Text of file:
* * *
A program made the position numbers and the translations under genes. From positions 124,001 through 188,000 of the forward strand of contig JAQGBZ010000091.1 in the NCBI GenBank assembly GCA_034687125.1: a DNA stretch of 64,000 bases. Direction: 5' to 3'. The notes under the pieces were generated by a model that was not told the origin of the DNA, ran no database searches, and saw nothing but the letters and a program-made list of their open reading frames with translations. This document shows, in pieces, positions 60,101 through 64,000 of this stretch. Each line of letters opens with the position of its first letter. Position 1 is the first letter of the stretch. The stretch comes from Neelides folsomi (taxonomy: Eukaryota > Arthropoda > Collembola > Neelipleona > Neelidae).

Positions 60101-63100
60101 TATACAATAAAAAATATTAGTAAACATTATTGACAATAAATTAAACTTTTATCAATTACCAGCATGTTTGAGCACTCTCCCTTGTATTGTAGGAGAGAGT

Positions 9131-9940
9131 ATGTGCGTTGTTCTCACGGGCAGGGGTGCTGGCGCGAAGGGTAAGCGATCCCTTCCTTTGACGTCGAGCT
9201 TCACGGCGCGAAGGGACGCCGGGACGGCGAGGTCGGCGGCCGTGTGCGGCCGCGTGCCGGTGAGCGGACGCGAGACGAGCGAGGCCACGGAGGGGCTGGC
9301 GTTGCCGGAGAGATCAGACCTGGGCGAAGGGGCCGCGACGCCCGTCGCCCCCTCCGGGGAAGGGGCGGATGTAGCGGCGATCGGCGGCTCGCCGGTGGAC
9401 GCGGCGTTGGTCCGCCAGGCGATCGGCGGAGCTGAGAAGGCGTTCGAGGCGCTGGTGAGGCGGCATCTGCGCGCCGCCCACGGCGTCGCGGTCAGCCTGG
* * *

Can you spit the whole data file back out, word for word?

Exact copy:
A program made the position numbers and the translations under genes. From positions 124,001 through 188,000 of the forward strand of contig JAQGBZ010000091.1 in the NCBI GenBank assembly GCA_034687125.1: a DNA stretch of 64,000 bases. Direction: 5' to 3'. The notes under the pieces were generated by a model that was not told the origin of the DNA, ran no database searches, and saw nothing but the letters and a program-made list of their open reading frames with translations. This document shows, in pieces, positions 60,101 through 64,000 of this stretch. Each line of letters opens with the position of its first letter. Position 1 is the first letter of the stretch. The stretch comes from Neelides folsomi (taxonomy: Eukaryota > Arthropoda > Collembola > Neelipleona > Neelidae).

Positions 60101-63100
60101 TATACAATAAAAAATATTAGTAAACATTATTGACAATAAATTAAACTTTTATCAATTACCAGCATGTTTGAGCACTCTCCCTTGTATTGTAGGAGAGAGT

Positions 9131-9940
9131 ATGTGCGTTGTTCTCACGGGCAGGGGTGCTGGCGCGAAGGGTAAGCGATCCCTTCCTTTGACGTCGAGCT
9201 TCACGGCGCGAAGGGACGCCGGGACGGCGAGGTCGGCGGCCGTGTGCGGCCGCGTGCCGGTGAGCGGACGCGAGACGAGCGAGGCCACGGAGGGGCTGGC
9301 GTTGCCGGAGAGATCAGACCTGGGCGAAGGGGCCGCGACGCCCGTCGCCCCCTCCGGGGAAGGGGCGGATGTAGCGGCGATCGGCGGCTCGCCGGTGGAC
9401 GCGGCGTTGGTCCGCCAGGCGATCGGCGGAGCTGAGAAGGCGTTCGAGGCGCTGGTGAGGCGGCATCTGCGCGCCGCCCACGGCGTCGCGGTCAGCCTGG